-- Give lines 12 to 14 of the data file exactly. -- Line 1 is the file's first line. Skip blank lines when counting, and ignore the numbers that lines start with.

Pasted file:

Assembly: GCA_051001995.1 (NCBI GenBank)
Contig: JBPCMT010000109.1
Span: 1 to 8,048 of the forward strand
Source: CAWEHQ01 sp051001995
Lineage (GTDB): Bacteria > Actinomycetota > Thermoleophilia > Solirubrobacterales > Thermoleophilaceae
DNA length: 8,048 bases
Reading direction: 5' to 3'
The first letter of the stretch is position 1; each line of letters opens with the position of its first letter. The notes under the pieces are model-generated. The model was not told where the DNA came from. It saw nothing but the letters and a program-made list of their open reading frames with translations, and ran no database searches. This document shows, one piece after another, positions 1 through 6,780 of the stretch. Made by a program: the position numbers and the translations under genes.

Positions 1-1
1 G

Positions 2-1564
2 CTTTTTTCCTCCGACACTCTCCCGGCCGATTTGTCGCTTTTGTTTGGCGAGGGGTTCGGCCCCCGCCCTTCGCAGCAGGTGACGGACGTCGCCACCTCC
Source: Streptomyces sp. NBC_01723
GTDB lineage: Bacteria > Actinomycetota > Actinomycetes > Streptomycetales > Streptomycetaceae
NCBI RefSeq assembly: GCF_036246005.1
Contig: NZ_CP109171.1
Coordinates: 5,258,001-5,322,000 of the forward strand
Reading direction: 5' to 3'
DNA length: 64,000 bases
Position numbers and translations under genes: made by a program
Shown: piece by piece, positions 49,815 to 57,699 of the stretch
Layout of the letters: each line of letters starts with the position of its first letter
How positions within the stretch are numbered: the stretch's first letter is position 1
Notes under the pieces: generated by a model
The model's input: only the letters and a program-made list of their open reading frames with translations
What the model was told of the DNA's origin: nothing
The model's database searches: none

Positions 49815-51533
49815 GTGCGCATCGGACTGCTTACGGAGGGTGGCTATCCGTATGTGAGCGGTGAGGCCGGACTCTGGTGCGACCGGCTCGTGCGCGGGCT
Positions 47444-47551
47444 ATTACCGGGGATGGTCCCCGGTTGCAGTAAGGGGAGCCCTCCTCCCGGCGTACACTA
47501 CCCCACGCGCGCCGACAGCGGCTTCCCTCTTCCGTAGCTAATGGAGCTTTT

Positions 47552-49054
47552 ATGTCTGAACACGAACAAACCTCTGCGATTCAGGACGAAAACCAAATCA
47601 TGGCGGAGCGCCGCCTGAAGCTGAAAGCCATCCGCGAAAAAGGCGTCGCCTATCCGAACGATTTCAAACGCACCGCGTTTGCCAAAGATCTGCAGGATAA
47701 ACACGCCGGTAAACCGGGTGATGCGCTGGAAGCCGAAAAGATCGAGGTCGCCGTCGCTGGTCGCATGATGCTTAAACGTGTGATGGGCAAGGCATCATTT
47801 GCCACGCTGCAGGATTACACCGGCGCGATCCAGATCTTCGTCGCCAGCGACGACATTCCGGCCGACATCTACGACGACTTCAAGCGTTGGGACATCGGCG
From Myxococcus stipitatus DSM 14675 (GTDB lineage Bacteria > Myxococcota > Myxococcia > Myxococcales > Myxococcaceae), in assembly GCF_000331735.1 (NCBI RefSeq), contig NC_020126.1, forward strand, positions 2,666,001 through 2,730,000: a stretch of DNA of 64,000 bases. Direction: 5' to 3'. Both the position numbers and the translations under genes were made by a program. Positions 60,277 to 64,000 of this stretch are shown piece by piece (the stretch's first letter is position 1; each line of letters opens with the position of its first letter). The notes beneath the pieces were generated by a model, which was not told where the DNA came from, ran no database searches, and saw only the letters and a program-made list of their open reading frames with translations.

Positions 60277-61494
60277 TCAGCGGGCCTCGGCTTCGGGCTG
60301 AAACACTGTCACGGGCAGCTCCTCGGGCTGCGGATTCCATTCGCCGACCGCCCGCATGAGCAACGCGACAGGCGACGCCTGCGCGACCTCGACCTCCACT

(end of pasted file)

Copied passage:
2 CTTTTTTCCTCCGACACTCTCCCGGCCGATTTGTCGCTTTTGTTTGGCGAGGGGTTCGGCCCCCGCCCTTCGCAGCAGGTGACGGACGTCGCCACCTCC
Source: Streptomyces sp. NBC_01723
GTDB lineage: Bacteria > Actinomycetota > Actinomycetes > Streptomycetales > Streptomycetaceae